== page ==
“In theory, there is no difference between practice and theory. In practice, there is.” - Jan L. A. van de Snepscheut. We understood that in order to learn something, or get better at it, we need to practice many times. Especially, to be a successful future teacher, practice and experience are the most important. Fortunately, I had a chance to widen my perspectives on a field trip to UK English Center. It is a part of the Teaching English for Young Learners course at Ho Chi Minh City University of Technology and Education.
We were excited to know that we would have an opportunity to demonstrate a teaching activity in a real classroom at UK English Center. We had two weeks to plan and prepare for our field trip. Our class members were divided into four groups and then each group chose a class to experience. Everyone planned carefully for the trial session. Our team designed a funny game in which students had to race and draw the pictures. The winner would be awarded candies. We all hoped that our game would attract the children and we would have a good time together. This was my first time experiencing at a language center so I was looking forward to this trip.
The important day finally came. At 14 o’clock on Sunday December 29th, 2020, we were all present at the HCMUTE campus. Fifteen minutes later, we got on the bus and moved to UK English Center, at 100 D2 Street, Tang Nhon Phu A Ward, District 9. My first impression when arriving at the UK Center was that we were warmly welcomed by the dedicated staff. We watched a video and listened to a detailed speech about the UK Center's facilities and training programs. We were surprised that the Center, which has been founded for only 3 years, has gained remarkable achievements. The center cooperates with the British Council to organize exams and award Cambridge certificates to students. They also regularly organize competitions and support their students to participate in international English exams. Besides learning foreign language competence, students’ soft skills are trained through courses in public speaking and modeling as well as outdoor extracurricular activities. We were even more surprised to know that the MC of the meeting was also a student of the Center. Although she was in 10th grade, she was confident and spoke English fluently. The director was also enthusiastic to answer our questions and gave us some advice. His words not only satisfied us but also oriented our future and gave us the motivation to achieve success. What impressed me the most was that the computer room was equipped with modern devices for students to practice and take listening tests.
After the introduction phase, we split into small groups to observe and experience teaching real classes. In contrast to what I expected, paper and crayons scattering on the floor of the classroom where my team was assigned to teach, and children were running around while the teacher was yelling to get them back to their seats. I wondered whether the girl was a teacher or just a teaching assistant as she was too young and amateur, but there was no one else in the class to teach the kids. Nevertheless, she well assisted us in managing activities when needed.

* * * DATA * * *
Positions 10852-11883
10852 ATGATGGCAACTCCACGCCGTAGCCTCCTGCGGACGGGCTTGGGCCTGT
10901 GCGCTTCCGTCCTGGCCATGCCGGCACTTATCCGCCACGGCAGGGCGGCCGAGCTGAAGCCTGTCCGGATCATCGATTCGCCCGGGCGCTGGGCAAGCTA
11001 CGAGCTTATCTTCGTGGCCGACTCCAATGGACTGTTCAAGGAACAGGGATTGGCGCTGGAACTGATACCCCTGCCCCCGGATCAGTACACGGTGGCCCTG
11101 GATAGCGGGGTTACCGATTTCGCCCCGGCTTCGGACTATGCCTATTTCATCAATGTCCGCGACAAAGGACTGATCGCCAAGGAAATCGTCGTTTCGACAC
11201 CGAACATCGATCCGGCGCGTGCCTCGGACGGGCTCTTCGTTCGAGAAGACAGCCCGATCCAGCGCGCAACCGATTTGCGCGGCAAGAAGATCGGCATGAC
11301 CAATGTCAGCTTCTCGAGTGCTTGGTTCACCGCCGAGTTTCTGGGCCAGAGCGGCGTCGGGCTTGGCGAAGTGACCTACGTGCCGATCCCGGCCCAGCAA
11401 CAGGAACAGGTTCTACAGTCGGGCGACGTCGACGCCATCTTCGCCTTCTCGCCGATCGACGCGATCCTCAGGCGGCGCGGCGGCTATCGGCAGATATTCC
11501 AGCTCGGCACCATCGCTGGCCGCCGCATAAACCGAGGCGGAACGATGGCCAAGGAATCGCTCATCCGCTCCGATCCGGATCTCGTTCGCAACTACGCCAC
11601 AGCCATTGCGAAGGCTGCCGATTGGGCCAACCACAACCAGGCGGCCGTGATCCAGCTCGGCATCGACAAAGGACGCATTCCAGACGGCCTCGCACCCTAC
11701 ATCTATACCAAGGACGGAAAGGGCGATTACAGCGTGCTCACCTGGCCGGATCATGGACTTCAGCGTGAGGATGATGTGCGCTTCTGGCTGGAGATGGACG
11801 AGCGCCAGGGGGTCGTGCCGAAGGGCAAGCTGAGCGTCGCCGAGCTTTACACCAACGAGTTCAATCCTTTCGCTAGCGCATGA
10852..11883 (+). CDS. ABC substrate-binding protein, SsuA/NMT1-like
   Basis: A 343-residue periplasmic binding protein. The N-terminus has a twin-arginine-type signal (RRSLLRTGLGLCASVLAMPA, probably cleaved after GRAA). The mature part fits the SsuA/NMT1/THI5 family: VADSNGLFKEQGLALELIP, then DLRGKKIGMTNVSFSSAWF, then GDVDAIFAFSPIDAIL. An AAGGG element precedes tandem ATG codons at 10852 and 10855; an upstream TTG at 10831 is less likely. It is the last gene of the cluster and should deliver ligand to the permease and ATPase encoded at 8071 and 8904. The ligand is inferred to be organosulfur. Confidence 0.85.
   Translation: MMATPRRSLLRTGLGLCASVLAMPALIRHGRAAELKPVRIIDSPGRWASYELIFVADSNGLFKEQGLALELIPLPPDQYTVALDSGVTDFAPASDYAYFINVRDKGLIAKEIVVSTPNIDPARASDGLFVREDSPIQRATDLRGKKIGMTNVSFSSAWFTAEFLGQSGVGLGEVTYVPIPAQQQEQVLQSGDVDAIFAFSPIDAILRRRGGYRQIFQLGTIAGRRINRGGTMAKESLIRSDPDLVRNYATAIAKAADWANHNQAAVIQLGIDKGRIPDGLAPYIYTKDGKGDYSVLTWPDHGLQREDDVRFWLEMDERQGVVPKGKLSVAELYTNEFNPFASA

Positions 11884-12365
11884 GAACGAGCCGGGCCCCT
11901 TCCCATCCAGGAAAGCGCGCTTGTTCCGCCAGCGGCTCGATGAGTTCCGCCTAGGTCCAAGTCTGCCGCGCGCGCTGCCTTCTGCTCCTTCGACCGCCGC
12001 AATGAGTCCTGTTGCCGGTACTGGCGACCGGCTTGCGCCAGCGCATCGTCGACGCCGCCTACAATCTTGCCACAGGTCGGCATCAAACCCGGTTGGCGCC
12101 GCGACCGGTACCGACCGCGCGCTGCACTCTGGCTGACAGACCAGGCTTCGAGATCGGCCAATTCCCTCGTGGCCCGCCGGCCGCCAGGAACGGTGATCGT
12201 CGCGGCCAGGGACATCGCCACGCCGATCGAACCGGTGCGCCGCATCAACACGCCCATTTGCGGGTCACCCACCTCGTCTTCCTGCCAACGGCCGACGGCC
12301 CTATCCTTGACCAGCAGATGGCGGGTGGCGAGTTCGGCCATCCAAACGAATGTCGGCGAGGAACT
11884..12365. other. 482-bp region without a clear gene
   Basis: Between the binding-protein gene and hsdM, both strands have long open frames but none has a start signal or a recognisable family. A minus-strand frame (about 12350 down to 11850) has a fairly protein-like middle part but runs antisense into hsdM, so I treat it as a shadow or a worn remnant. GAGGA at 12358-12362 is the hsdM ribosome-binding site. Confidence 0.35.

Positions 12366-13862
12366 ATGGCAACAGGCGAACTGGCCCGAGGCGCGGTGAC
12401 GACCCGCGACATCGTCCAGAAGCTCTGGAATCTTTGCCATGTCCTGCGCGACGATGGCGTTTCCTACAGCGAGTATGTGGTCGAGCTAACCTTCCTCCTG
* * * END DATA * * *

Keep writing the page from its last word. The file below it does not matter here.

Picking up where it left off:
The children were obedient and actively engaged in activities, but an unexpected problem occurred. We had designed an activity for 20 children as informed by the director of UK Center. However, there were only 5 students present that day. We were a bit confused at first and quickly rolled out plan B. Luckily, everything was fine. When the game nearly came to the end, a staff entered the room and asked us to move to another Kid class, which was out of our plan. In the second class, the children were not stubborn, and they always co-operated with us in the game. The only thing that annoyed me was that the teacher of this class always glared at the children and commanded them in a fierce voice when they made noise instead of gently asking them to keep quiet, as I have learned that an important thing that makes teaching young learners difficult is teachers’ patience and ability to control temper. Thus, I did not think the teachers here were very well-trained and wished to observe more classes to confirm my belief. In addition, I hoped to observe a lesson taught by native teacher, but it was a pity that I had no chance on that day.
After the field trip to UK International English Center, I was a bit disappointed due to my experiences in two Kid classes and the limited time for observing real classes. Nevertheless, I am grateful to UK Center for their hospitality and their support so that we had a meaningful field trip. Surely, I learnt from the trip much more than from theory. I now know that managing a real classroom is far more difficult than I thought. Our team also learnt how to solve problems flexibly in specific contexts. Teaching is never an easy job as it requires many skills, great efforts and intense passion. Finally, I would like to express my thanks to Ms. Van Anh, Ms. Thanh Hang and the UK English Center for this memorable field trip.
Nguyen Thi Nhi Hien
(TESOL Student - Cohort 2018)